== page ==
Few sayings are as universally applicable as “experience is the best teacher”.
Just ask Jeremy Grantham.
From an outsider’s perspective, it seems that Grantham, who co-founded GMO in 1977, knows what he’s doing.
But he’s made mistakes along the way. In the GMO Quarterly Letter, he describes major mistakes he made as a novice investor.
During business school, Grantham says that he was “seduced” by the “excitement” of investing — especially after quickly making money by investing over summers. He felt that “he had the touch for short-term investing.”
After business school, his “plan was to suffer and save and invest brilliantly in order to be able to return to Europe rich, or nearly so, and in a hurry”.
In the summer of 1968 he joined Keystone, and was “fascinated, indeed, almost overwhelmed by the story du jour: American Raceways”, which was a company planning on introducing Formula 1 Grand Prix to the U.S. Although this seemed like a great investment in the beginning, American Raceways failed to generate long-term interest.
After American Raceway’s bust, Grantham was “neither totally broke nor fully chastened, and was eager to make back [his] losses”. So he joined Market Monitor Data Systems which was “breakthrough technology”, but “ahead of its time”.
It didn’t do well. Grantham managed to “leap out two weeks before bankruptcy”.
After his failures, Grantham needed to learn how to live frugally, and had “lots of painful lessons to absorb.” He also needed to reorient his thinking from short-term investing, to long-term.
However, he does say that one thing was “at least not so painful” — having his wife’s support during the trying times following his failures.
So here are the lessons that Grantham learned as a novice investor:
1. You can’t know how people who are important to you will behave under pressure. And if you have to pick one who will outperform, pick your wife.
2. Local cultural differences can be very enduring even between Britain and the U.S. Formula 1 is trying again in the U.S. as I write, 46 years later. Soccer here has also been just around the corner for 50 years.
3. Sometimes even a great idea will fail, like Market Monitor, because the technology infrastructure is just not there; that it is simply ahead of its time.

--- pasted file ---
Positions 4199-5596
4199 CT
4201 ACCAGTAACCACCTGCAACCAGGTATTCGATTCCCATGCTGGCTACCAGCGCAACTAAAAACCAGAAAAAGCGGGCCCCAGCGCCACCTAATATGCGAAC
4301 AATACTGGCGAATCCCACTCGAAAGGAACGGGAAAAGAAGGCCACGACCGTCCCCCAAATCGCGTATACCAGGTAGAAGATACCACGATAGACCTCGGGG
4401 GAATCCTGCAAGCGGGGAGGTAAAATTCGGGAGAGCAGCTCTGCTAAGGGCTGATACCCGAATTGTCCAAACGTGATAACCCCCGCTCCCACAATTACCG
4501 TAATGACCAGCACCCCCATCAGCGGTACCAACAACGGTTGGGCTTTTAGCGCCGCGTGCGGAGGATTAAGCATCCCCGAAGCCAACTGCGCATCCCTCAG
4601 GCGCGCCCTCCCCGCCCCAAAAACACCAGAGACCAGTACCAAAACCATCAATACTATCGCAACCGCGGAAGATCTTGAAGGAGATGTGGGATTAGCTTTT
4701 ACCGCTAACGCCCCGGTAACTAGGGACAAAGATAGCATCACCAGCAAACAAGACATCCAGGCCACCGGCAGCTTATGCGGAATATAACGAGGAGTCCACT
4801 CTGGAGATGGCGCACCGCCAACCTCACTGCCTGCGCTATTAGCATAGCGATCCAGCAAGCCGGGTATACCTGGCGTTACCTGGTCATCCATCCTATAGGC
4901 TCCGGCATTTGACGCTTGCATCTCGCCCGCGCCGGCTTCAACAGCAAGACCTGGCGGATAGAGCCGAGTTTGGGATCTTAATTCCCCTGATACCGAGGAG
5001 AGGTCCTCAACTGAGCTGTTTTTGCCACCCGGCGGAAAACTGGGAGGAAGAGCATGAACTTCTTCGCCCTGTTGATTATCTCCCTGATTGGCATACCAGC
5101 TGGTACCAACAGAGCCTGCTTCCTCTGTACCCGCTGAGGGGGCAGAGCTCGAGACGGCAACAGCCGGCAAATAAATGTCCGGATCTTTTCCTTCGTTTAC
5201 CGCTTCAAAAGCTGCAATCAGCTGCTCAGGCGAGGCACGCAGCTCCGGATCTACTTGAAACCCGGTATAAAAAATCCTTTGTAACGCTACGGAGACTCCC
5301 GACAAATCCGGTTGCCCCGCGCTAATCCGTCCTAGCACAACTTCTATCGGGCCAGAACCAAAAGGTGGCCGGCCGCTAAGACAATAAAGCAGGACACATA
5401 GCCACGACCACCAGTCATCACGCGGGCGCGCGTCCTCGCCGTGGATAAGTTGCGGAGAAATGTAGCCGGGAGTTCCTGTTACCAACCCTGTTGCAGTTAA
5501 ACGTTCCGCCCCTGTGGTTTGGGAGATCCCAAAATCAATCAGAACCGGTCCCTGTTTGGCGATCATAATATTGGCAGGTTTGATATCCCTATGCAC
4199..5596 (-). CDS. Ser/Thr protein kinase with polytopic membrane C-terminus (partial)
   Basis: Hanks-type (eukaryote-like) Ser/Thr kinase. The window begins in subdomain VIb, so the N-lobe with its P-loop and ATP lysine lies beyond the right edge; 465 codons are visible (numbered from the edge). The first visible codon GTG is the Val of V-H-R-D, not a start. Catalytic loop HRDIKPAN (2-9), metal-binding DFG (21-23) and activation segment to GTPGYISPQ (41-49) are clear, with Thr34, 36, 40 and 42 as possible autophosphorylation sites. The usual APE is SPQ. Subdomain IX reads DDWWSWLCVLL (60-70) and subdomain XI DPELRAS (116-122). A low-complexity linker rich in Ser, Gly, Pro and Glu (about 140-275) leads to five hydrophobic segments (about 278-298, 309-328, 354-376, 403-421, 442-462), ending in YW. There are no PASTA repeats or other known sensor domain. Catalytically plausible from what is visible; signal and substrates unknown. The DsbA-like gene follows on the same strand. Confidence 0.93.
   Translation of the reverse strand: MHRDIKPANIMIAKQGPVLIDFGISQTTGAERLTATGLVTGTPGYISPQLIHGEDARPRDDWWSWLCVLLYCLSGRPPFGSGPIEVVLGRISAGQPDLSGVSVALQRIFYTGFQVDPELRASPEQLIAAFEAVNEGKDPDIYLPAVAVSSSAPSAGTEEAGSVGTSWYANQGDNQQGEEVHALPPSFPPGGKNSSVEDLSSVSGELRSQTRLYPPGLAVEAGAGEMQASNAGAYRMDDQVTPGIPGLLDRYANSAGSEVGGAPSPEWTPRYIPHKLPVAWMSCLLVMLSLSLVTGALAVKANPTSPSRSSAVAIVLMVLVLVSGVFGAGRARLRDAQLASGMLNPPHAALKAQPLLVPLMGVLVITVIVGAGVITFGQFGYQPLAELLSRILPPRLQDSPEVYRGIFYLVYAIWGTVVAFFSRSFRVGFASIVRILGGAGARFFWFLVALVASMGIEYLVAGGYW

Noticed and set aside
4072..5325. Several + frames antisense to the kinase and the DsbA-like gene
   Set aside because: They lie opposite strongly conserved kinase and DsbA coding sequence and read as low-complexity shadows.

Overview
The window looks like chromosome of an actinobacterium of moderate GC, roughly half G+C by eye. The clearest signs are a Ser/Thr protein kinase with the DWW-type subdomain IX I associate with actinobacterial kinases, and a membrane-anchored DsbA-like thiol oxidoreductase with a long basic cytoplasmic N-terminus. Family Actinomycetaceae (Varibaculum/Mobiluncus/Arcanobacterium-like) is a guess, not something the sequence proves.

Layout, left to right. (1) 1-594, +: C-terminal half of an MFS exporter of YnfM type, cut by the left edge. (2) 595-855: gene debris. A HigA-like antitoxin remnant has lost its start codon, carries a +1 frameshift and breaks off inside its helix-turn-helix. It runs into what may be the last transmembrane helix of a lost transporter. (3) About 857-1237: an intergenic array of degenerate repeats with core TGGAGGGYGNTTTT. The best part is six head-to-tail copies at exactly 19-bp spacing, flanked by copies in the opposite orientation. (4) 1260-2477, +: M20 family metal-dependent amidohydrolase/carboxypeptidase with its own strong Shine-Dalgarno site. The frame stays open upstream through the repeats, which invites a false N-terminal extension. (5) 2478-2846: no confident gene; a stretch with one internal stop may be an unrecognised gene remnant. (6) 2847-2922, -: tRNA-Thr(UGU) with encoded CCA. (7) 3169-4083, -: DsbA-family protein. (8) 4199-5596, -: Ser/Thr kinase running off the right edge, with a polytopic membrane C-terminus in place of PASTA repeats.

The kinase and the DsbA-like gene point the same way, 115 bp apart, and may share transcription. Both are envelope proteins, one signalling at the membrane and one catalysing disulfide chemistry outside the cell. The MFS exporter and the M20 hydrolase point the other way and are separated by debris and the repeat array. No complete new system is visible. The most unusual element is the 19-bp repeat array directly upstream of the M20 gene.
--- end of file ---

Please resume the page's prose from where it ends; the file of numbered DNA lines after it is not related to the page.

4. Much more importantly, investing is serious. It can and often is intellectually compelling. But it should not be driven by excitement, as it is for many individuals, and when treated that way will almost always end badly. My experience with American Raceways and Market Monitor and, more important, my experience at painfully wiping out myself and my wife financially did far more than teach or reteach some of the basic rules of investing. It turned me profoundly away from the speculative and gambling possibilities of investing and turned me permanently, and pretty much overnight, into a patient, long-term value investor. Luckily, the new lifestyle fitted nicely with my nature conservative and frugal upbringing. The value perspective is pretty much baked into the Yorkshire culture. Happily, it also seems to work most of the time. Rolling the dice, however, was appropriate, it seems, when applied to the question of whether or not to start a new investment firm, for the period 1970 to about 1990 was particularly favourable to the start-up of new, small firms. For a while then, institutional investors actually seemed to prefer start-ups to the giant banks, which dominated the business but that had done so badly in the 1974 decline. And my willingness to take the risk of a start-up had been strongly influenced by the very brief existence of my substantial nest egg. So, once again…
5. It is better to be lucky than good, but of course appropriate to aspire to both.
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